Financial income

44  508

98 315

(73 269)

(67 562)

(28  761)

30 753

Result before change to fund capital

388  631

230 724

Change to fund capital

(273 779)

(433)

Fund result of appropriated reserve

(273 779)

(433)

114 852

230 291

(190 726)

(334.690)

75 874

104.399

Financial expenses Organisational capital Paid-up foundation capital Fixed capital Generated unrestricted capital

Total liabilities and equity

Financial result  6

190 002

190 002

798 796

608 070

5 070 160

5 146 034

6  058  958

5 944 107

8 254 459

8 042 856

7

Annual profit/loss before change to organisational capital

Accounting in accordance with SWISS GAAP FER This annual account was comprehensively reviewed in an ordinary audit by BDO, and found correct. It provides a true and fair view of the assets, financial and income position in accordance with the Swiss GAAP FER and complies with Swiss law and the Deed of Foundation and Foundation by-laws.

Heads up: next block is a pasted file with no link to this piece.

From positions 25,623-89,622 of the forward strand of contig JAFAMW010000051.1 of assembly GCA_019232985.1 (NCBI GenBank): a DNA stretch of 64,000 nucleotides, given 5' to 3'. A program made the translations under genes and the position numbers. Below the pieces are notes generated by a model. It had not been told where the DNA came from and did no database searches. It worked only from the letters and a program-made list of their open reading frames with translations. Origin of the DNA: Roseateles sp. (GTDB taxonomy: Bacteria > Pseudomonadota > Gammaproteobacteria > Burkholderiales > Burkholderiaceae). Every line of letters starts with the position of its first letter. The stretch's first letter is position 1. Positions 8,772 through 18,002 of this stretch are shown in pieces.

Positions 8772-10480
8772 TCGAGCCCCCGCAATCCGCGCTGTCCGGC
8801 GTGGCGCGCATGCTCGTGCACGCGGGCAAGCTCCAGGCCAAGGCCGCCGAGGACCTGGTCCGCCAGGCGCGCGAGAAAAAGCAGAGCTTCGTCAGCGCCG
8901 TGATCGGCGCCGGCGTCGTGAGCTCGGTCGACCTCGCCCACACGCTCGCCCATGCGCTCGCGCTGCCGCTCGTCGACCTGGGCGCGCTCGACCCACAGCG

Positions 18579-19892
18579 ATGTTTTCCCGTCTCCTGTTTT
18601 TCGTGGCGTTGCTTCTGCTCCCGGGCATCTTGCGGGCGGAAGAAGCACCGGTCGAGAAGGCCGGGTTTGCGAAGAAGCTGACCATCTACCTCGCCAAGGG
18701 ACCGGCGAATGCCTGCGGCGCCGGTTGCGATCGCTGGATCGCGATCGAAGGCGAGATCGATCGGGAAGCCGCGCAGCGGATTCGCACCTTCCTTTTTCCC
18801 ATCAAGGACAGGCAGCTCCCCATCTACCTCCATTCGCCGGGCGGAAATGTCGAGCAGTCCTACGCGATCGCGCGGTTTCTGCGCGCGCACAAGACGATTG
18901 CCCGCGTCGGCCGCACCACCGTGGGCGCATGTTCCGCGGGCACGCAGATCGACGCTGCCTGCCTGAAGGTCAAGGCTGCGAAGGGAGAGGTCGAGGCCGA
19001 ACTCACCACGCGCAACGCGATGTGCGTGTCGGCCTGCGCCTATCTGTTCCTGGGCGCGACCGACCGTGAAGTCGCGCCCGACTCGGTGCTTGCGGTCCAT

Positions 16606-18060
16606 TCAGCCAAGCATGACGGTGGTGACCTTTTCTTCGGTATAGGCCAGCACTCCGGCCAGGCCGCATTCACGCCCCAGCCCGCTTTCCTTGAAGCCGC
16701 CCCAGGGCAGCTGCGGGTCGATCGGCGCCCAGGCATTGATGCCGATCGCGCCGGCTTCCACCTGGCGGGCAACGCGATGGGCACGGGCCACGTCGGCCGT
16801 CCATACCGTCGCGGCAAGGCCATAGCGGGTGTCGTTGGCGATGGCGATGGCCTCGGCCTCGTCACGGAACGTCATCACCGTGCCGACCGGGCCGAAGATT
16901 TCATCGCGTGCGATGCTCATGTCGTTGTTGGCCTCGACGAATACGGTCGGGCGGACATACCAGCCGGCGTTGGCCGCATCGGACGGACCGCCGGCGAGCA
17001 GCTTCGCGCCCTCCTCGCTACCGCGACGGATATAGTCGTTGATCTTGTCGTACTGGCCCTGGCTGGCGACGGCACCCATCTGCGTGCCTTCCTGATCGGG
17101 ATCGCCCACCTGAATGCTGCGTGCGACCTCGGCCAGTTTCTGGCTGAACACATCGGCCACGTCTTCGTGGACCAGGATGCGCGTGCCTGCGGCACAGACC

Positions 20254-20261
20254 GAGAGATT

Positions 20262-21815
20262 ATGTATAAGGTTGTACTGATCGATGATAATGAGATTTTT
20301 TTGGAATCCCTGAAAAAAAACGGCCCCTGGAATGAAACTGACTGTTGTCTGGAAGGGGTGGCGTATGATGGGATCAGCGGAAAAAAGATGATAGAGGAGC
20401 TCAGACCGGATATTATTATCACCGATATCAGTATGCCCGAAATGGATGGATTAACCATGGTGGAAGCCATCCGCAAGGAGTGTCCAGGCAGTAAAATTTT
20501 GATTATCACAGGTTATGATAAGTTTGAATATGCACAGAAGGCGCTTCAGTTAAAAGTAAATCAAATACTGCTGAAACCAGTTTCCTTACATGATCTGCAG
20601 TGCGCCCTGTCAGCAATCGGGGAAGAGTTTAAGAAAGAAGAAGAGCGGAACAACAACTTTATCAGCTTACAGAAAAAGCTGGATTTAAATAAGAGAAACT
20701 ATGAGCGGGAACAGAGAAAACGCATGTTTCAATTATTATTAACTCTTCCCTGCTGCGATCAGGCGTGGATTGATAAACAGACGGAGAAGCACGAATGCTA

7 Balance sheet and profit and loss account 2020

Allocation/use of organisational capital Change to fixed capital Use of free generated capital

1 The full auditors' report and the annual account together with the performance report and all notes can be found at www.maxhavelaar.ch/jahresbericht


COMMODITY & MARKET DEVELOPMENT 2020 1

Sales volumes of the most important commodities

BANANAS 38 296 tonnes -1 % on prev. year

FLOWERS 2 53 848 471 stems -16 % on prev. year

FRUIT JUICES 2 27 566 081 litres -3 % on prev. year

COFFEE 7 231 tonnes -5 % on prev. year

COCOA 6 578 tonnes +8 % on prev. year